Children and adults with autism usually have parts of their own brain which do not function normally or are underdeveloped. This gives way to the rest of the brain making up for the lack of development in a certain area by stimulating tremendous growth in other areas. Thus, we have all probably heard of savants that can paint entire cities by memory (like in the video provided), or can memorize Pi to 20,000 decimal places, and other rare talents. Make no mistake these are tremendous abilities, but anyone is capable of the same thing if you develop areas of your brain and neglect other areas.

Now, I'm going to make an example of myself for lack of better comparison, but I personally have learned over time to recognize and develop my sense of hearing to the point that I can play almost anything by ear after I hear it once. If I hear sounds in nature or on a record I can play them on an instrument almost after the first time listening to them. This does not mean that I am a savant or have some "miracle" brain, but rather I developed it through intense study...in savants it is developed out of need and survival...not will. The social, physical, and subconscious areas of my brain do not have to make up for other areas as a savant would, leaving "normal" people greater overall functionality. There are plenty of cases of the exact same thing in the arts, mathematics, social sciences, etc. Savants, on the other hand, have fine tuned one part of their brain to deal with the development of another area...it's a Tug-of-War survival game.

In other words, the abilities of savants come from a "compensation" factor that re-balances the brain. We use nearly 100% of our brain power at any given time, and it is evenly balanced between motor function and thought function, but when a brain is injured or underdeveloped in a certain area the rest of the brain will make up for it so we don't lose our 100% functionality. Don't get me wrong the abilities of such people are fantastic and awe inspiring, but are merely a part of human reaction and ability of survivial when faced with underdevelopment or adverse injury.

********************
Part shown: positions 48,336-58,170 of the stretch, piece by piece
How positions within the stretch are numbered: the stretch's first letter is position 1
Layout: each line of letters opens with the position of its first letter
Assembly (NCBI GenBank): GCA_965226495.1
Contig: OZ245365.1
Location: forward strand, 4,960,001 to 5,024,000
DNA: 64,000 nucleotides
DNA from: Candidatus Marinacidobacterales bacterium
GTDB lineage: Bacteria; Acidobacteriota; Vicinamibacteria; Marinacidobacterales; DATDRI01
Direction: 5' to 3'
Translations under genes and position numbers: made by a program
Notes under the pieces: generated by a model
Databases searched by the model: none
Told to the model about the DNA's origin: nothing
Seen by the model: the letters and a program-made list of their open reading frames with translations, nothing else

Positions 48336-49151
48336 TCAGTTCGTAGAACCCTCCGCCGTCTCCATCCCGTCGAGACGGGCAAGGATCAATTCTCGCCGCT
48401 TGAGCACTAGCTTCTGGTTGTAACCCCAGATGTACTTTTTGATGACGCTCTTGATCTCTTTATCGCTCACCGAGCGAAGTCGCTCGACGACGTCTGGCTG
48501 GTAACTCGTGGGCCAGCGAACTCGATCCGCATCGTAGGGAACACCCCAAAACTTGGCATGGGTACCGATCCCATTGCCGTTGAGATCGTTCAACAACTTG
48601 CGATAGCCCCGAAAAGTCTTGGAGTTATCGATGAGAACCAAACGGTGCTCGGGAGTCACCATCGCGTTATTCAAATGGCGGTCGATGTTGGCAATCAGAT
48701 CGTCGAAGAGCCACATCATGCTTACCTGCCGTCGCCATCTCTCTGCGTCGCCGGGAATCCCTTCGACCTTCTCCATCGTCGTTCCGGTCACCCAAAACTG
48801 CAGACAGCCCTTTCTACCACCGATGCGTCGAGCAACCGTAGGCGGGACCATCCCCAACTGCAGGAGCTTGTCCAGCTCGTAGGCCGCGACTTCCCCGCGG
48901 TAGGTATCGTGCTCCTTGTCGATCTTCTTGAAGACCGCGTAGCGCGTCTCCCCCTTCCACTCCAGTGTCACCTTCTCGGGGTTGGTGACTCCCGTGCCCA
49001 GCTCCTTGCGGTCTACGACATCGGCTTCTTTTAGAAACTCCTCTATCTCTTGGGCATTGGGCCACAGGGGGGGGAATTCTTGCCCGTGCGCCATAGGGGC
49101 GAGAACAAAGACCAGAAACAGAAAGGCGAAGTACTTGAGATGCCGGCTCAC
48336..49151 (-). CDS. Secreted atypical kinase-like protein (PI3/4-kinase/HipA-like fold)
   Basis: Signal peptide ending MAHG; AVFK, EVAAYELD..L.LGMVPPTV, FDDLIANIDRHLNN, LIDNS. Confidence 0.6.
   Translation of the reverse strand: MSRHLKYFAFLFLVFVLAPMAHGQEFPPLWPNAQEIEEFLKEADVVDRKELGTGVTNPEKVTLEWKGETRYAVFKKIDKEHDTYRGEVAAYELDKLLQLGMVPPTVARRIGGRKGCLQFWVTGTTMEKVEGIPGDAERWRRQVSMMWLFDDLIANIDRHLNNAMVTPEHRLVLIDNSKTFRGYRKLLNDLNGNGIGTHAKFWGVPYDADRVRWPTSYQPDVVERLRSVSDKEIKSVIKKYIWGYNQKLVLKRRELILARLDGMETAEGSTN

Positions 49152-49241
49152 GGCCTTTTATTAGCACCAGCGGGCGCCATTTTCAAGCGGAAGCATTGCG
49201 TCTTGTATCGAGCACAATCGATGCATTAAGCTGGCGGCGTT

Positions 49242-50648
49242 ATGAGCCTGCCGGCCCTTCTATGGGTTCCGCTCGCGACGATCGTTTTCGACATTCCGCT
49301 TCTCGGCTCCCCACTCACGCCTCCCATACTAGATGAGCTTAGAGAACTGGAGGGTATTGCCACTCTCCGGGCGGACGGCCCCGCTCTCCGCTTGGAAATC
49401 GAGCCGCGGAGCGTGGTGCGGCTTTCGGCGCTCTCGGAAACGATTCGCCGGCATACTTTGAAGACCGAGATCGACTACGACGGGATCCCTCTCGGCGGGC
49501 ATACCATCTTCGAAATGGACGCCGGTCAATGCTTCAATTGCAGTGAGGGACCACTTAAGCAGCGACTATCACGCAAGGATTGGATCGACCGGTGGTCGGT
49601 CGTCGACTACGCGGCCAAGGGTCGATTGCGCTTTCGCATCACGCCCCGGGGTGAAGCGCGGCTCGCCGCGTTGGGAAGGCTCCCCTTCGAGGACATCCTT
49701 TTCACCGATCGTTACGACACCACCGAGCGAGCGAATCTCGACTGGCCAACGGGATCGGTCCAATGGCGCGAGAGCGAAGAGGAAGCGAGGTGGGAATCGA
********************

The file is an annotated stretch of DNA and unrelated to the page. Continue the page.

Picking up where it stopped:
posted on Jul, 16 2007 @ 05:41 PM
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This is because the information it has learnt is holographic, and can be retrieved from any portion of the brain. The brain is not concerned with memory in truth, but the "acting", the conscious participation in reality. Memory is something far more interesting.. and the word itself aswell (water-light, liquid light), and its connection to DNA also.


Sorry to repeat myself, but can i ask how you all feel about this paragraph?? I never seem to get responses to these bits, and i just want to outline it before its forgotten to the thread;

Do you believe that the consciousness, YOU, resides in your brain, that your brain controls your body, and that it is the top guy in the chain of command, so to speak?

Whilst i see that certain areas show activity when thinking or doing certain things on an EEG, does that really mean that the brain is actually making these commands or sequences of motion?? What im trying to get at is, is there really any basis for saying the "doing" part of you is in the brain?

In relation to austism, do you think that these peope are gifted, impaired, or otherwise? Or do you think they are just like any other person, but simply have another portion of their brains "unlocked".. or "disabled". For me, i would say they are gifted, because i believe memory is not something concerned with the brain itself. I see the brain as a reciever for information, not a just sender.



posted on Jul, 16 2007 @ 07:51 PM
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Is it me, or does the narrator of the clip sound like Stuie from Family Guy?